For the most part the various genre conventions play well together. The ancient curse is handled capably, the mummy used judiciously and the past life regression embued with interest. The Bat is a fair pulp villain, clichéd but interesting, with a suitable costume and a videophone to talk to his minions. He even has a more capable assistant in the tall, ratlike Tierno than Almada has in the annoying Pinacate. What doesn't work is the consistency of the story, which has more leaps of logic than can be counted, something that only gets worse as the trilogy progresses. Above all the use of science is terrible, the scientists who reject reincarnation outright being perfectly fine with supernatural curses and astral powers. 'In the realm of the dead, the secondary malignant spirits are always ready to follow the orders of the ruler of darkness,' they suggest, which must bring a new meaning to the word 'science' that I've been hitherto blissfully unaware of.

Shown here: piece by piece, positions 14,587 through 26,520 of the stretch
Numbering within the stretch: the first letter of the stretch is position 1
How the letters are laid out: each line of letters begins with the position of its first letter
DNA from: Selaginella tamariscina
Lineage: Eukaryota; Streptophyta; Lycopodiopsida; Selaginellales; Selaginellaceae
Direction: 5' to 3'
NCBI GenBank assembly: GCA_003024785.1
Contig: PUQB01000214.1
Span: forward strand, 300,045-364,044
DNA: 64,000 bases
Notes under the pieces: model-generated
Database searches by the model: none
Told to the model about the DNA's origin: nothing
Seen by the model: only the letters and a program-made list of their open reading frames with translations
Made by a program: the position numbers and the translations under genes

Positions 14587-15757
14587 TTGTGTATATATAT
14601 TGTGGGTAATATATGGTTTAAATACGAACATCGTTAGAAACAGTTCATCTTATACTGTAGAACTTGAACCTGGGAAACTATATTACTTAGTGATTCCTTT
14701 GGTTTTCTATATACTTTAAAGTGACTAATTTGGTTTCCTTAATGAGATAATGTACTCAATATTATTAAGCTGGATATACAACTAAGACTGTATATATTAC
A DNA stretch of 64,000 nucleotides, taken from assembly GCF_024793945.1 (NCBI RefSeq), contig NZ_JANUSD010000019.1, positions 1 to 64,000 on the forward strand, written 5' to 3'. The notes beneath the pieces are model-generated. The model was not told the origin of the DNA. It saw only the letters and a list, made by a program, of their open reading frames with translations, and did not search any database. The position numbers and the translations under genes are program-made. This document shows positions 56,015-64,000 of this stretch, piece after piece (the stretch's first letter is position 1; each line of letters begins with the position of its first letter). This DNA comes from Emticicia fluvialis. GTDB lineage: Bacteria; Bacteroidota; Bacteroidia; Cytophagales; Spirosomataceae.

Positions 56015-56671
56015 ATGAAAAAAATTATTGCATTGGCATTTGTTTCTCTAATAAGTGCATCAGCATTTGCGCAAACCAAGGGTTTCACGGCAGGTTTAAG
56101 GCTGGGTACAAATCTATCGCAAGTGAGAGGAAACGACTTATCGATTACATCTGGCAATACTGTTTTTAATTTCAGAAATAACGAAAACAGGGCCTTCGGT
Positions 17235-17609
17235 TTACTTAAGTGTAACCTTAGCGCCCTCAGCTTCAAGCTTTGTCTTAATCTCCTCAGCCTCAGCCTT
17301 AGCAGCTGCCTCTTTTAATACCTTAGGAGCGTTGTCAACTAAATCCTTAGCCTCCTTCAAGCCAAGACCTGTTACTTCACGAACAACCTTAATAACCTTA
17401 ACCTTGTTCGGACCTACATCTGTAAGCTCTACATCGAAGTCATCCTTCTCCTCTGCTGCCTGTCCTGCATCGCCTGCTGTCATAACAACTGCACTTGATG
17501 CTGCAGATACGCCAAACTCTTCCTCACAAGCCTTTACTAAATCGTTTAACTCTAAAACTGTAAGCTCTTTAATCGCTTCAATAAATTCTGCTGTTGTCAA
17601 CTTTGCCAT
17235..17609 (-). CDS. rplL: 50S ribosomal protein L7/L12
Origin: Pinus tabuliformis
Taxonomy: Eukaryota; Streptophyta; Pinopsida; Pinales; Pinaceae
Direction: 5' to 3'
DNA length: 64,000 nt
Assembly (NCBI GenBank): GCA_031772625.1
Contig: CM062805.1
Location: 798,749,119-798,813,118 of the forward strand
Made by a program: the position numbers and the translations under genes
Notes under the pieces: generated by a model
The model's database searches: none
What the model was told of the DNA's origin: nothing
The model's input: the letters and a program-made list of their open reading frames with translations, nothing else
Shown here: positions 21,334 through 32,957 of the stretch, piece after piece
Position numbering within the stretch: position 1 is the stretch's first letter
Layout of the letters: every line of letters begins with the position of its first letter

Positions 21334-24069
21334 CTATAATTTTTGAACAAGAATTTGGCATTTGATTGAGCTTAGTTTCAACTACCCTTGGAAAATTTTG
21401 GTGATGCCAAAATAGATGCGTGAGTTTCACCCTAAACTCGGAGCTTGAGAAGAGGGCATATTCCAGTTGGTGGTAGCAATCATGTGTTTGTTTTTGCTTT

Character motivation is terrible, not reaching the level of the serials that it comes to resemble over the course of the trilogy, though the actors are capable. The technical side is varied, with great sets on one hand and bad lighting on the other. The finalé is a joke, apparently tacked on because the running time was adding up and they ought to wrap the first story up so that they could make a start on the second. What survives above all is the creature, who abides eternally and made an impact on horror cinema in Mexico. Mummies are probably more prevalent there than any other monster except vampires, though they appear in many forms. Popoca returned only for the remaining two Aztec mummy films but others followed in his wake in very similar storylines, such as in The Living Head, The Wrestling Women vs The Mummy or Santo in the Vengeance of the Mummy, even as recently as the 2006 Mil Mascaras vs The Aztec Mummy.